Indian-British musician / producer / composer / DJ extraordinaire graces Mumbai with an effusive live performance at Blue Frog.
Merely a couple days after having played at Sula’s vineyards in Nasik over the weekend for Sula Fest, Nitin Sawhney and his whole retinue of talented musicians took to the stage again at Blue Frog Mumbai. This had been a much awaited moment for quite some time, as the venue was packed tighter than a can of sardines. Nitin’s music straddles many different genres, and this was reflected by the diversity within the audience members – young and old, mainstream and niche-oriented, extroverts and wallflowers – everyone seemed to be there that night. And so were we.
Just after 10pm, Nitin and his entire band took their positions, and after exchanging maybe 8-9 words with the audience, they began playing in all earnest. The first piece was an almost entirely vocal raga, backed by a light instruments. Everyone within the audience was instantly attuned to the voice of one of the female vocalists; her effortless intonations and delivery put aside all apprehension, and we were left wondering how her pronunciations hadn’t the slightest trace of a foreign accent, despite her ethnicity. When she launched into a song, such one of Nitin Sawhney’s most popular numbers – Koyal – we had absolutely no doubts about her vocal and linguistic abilities anymore. Both vocalists continued to impress us throughout the night.
The entire band, consisting of two female vocalists, a drummer, another percussionist on the tablas and bongo, a bass cellist, a remarkably talented flautist / male vocalist, and Nitin himself on the classical guitar, continued to deliver song after song after song, throughout their almost 2 hour long set. You may think that was a typo, but no; they tirelessly performed a volley of songs, with less then even a minute’s break in between.
Throughout the performance, it was evident that much effort had gone into arranging the music and the instruments for the evening. Nitin Sawhney’s recorded music is synonymous with electronic fusion. But in this live setting, save for the very end, there was absolutely nothing synthetic about their performance. The cellist plucked away at the strings or played with his bow as and when required, thereby emanating much warmth for the mellower songs, or providing a little more energy for the more upbeat numbers. The drums, in sync with the tablas, were played such that on some songs, you would think that they were using an electronic sampler with loops. But no, we witnessed this precision with our own eyes and ears. And it was awesome, to say the least.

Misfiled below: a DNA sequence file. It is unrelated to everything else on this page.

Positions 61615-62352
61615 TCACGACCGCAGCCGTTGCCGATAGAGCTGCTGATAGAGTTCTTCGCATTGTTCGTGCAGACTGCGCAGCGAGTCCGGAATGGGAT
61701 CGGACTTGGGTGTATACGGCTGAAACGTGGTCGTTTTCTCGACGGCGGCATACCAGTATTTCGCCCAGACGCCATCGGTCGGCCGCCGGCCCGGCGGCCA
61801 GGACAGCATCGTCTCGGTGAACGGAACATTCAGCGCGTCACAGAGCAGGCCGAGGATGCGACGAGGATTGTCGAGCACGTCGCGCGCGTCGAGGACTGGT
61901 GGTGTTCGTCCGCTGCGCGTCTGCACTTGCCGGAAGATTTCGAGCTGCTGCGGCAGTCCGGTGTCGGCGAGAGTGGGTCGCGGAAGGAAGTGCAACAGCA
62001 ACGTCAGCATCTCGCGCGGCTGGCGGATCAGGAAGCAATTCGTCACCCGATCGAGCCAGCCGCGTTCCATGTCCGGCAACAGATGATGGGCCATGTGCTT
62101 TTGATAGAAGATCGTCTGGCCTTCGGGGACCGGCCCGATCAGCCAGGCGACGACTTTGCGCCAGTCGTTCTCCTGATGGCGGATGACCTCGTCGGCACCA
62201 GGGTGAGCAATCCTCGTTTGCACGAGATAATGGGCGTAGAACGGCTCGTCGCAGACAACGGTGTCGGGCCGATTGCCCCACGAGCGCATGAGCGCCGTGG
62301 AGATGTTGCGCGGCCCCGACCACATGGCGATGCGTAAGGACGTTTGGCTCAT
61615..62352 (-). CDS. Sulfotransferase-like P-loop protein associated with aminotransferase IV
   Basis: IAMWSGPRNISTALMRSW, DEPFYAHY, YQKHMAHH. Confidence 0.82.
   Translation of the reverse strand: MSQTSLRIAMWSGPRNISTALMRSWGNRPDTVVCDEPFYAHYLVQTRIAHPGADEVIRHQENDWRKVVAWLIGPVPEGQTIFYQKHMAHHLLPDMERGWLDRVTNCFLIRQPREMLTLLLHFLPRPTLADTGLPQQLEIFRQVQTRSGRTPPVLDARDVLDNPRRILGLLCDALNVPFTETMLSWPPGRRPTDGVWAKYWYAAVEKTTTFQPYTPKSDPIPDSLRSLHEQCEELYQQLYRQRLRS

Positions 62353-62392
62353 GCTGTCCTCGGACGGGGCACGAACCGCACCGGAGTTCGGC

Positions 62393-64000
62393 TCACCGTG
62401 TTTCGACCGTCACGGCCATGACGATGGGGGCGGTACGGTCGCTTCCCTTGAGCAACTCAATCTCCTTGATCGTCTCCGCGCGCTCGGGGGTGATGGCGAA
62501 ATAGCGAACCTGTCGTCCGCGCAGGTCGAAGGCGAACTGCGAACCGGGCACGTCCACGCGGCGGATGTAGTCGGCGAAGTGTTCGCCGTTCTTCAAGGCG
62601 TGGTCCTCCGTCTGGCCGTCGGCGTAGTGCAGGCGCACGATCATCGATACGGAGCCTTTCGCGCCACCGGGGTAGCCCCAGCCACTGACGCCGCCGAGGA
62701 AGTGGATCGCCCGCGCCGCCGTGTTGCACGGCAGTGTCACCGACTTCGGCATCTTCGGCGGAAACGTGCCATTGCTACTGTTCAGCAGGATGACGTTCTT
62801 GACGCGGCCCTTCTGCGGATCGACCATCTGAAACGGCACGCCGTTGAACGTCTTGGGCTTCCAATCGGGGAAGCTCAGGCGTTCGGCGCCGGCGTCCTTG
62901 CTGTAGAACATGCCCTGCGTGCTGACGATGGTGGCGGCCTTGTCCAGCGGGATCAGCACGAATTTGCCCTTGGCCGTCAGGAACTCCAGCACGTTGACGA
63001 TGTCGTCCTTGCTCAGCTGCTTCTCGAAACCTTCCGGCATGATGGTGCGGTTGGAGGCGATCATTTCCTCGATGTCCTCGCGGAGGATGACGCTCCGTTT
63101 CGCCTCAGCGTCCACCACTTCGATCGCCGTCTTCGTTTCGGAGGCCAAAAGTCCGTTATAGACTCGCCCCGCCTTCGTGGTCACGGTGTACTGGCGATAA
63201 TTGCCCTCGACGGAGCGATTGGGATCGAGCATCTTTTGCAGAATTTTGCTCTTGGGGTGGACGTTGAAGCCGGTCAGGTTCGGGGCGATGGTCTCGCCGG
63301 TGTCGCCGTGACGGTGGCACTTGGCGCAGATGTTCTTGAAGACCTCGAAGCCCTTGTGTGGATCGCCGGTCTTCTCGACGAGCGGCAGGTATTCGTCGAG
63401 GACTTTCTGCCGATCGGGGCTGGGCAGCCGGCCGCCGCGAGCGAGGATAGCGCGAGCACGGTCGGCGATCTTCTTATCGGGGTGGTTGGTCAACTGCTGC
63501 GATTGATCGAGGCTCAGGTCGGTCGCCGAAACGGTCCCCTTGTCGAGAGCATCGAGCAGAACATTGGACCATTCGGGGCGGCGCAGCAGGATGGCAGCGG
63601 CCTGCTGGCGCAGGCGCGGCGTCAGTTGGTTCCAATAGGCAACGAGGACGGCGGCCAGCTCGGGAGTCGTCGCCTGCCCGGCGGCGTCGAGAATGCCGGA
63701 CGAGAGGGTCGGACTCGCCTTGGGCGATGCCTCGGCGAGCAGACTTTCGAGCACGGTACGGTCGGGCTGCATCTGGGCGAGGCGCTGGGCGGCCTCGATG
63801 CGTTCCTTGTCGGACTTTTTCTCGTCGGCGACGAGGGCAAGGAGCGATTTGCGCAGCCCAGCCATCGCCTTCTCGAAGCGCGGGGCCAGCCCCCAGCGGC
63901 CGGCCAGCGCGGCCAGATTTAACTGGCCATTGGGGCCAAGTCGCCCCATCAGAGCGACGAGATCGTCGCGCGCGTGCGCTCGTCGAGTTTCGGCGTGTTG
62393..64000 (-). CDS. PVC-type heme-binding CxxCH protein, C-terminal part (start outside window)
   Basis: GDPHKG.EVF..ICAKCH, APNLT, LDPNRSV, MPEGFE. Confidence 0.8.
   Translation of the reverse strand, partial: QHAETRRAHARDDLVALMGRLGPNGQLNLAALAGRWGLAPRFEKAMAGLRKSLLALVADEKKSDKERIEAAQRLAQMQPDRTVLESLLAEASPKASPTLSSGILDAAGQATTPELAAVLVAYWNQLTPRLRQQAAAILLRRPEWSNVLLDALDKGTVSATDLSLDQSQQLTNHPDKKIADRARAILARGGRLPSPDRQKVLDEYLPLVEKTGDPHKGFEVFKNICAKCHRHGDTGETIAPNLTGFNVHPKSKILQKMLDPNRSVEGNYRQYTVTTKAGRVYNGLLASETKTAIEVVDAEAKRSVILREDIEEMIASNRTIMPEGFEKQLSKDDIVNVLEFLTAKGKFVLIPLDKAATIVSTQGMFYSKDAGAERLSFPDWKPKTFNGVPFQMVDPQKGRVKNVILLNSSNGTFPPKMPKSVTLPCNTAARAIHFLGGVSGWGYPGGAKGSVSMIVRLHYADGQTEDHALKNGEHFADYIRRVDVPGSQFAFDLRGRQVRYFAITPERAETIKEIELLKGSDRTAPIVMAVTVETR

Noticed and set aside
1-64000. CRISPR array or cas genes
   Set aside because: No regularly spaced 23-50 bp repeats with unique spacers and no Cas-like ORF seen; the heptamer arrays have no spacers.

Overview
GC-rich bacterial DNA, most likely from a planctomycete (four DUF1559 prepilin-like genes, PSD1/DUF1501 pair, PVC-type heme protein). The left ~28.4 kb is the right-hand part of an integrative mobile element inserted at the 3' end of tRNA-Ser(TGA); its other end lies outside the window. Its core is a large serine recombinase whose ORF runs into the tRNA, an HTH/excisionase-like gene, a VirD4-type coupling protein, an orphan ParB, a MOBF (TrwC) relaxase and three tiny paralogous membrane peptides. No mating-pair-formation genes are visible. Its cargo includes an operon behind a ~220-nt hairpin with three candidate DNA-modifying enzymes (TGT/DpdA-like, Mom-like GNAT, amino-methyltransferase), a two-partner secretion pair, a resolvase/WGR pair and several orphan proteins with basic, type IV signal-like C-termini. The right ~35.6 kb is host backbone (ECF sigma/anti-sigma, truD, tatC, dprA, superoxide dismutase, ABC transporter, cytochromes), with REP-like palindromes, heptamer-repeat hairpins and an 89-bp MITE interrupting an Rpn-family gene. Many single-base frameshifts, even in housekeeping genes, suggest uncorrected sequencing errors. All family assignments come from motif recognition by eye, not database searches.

Nitin himself was nothing less than spectacular on the guitars. There were times when his guitar was nothing more than subtle backdrop, allowing the flute or the vocals to take the foreground. And then there were times when he burst forth into a flamenco fueled number; his flawless use of the legato technique really had us wondering over the speed of the hammer-ons and the pull-offs. All such technical talk aside, it was delightful to just be there and witness the whole band put out such a great performance.
They played numerous popular numbers, such as Nadiya, Mausam and Homelands, presenting a good mix of English and Hindi songs, giving equal opportunities to both the female lead vocalists to wow the audience. At the same time, the lyrical content as well as their serene stage presence seemed to evoke spiritual feelings within the listeners as well. While it was easy to get carried away and bob our heads, there wasn’t enough room for the listeners to shake a leg – but that was a good thing, since this allowed us to concentrate on the music itself.
And finally, just before midnight, when all the musicians on stage began to disband and the audience let out cries for encores, Nitin surprised us with a sudden twist. This is when the electronics came out, and he brought in some drums and bass, along with some Konakol chanting with the percussionist on tablas, ending an otherwise calm and emotive performance with a bang.
Special Thanks: Aditi @ Blue Frog
Check out Nitin Sawhney’s latest album, Last Days of Meaning!